One of the great features of Microsoft Dynamics CRM is the ability to create complex reports using SQL Server Data Tools (SSDT), formerly Business Intelligence Development Studio (BIDS). This puts the power of Visual Studio in your hands when working outside of CRM’s “Report Wizard” functionality.

However, if you’re not careful you might hit a frustrating snag when trying to upload your fresh, new RDL (Report Definition File) into CRM. If you receive a generic error that says “Error Uploading Report: An error occurred while trying to add the report to Microsoft Dynamics CRM” you’re not alone! Many have been plagued by this difficult and unhelpful message.

“What’s the problem exactly?” you might inquire. As many before you, you may be enticed to click “Download Log File” and take a look at ErrorDetails.txt. Then you see something like this:

Again, no help there. Even the so-called details are generic.

A quick search of Google will turn up many, many pages of people with similar issues. With such a generic message, there a just as many suggestions on how to fix it. Most of the time, however, the problem is far more devious than a couple mis-configured settings…

One of the limitations of developing custom reports for CRM is that it isn’t quite fully compatible with everything you can do in a non-CRM SSRS report. This means that your report may preview correctly and run correctly in Visual Studio, but will fail to work inside CRM! The worst part is there’s not a guide to explain what’s completely supported and what’s not. So it can be a game of trial and error when finding your offending code or formula.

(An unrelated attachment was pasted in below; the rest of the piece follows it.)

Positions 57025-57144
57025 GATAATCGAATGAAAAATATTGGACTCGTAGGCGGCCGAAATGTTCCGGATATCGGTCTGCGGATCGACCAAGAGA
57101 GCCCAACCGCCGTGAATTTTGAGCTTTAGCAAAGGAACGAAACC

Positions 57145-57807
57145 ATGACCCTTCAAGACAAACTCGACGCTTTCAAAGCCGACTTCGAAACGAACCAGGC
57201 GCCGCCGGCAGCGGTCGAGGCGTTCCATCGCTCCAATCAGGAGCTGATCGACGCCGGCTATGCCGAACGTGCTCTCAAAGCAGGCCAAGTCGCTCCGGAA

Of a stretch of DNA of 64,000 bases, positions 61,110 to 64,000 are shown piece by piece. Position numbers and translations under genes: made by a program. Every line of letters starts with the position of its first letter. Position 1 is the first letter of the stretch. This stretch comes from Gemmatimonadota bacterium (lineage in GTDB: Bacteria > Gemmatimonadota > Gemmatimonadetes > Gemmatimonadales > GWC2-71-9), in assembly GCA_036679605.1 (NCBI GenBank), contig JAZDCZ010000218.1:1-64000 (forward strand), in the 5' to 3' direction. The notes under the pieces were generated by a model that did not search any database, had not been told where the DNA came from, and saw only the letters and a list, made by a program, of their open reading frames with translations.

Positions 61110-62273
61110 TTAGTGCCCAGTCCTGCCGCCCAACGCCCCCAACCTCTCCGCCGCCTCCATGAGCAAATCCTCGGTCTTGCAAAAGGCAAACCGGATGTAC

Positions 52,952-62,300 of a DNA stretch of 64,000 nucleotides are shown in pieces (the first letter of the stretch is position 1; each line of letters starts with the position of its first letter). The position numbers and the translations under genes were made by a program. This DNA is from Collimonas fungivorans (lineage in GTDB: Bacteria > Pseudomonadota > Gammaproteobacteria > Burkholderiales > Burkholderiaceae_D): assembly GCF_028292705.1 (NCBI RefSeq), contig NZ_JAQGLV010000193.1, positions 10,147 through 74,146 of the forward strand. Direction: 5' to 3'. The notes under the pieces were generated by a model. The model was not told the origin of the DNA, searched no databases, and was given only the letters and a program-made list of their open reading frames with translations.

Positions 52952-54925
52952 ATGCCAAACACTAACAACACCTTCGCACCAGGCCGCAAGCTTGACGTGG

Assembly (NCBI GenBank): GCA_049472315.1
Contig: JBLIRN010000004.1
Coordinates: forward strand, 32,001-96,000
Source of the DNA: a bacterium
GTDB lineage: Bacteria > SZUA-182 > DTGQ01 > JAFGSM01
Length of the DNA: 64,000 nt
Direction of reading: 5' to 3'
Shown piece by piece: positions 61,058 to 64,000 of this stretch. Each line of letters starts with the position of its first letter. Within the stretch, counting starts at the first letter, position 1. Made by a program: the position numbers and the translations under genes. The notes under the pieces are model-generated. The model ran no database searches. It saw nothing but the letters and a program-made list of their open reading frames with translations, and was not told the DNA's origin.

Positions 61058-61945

Here’s an example… It’s common to want to use a simple formula to display a piece of data conditionally. Perhaps you want to display a more friendly name in the report:

That type of statement works perfectly within Visual Studio… But the report will fail to upload to CRM. Instead, you have to use the IIF function! In the case, that just means adding another “I” to the formula, as the format is identical:

There are many other examples of formulas that work in VS but not in CRM. Additionally, CRM Online has more restrictions than on-premises implementations. It may further differ if your on-premises environment is set up with RDL Sandboxing enabled. Regardless of deployment style and configurations, some functions simply don’t work in CRM and your report will fail to upload.

For safe code and formulas you can use, see the following resources. These are not exhaustive lists, but if you stick to the approved RDL Sandboxing functions you should be OK in all cases. If necessary, venture away from them gingerly, testing functions one at a time to ensure you maintain CRM compatibility.

Best of luck!

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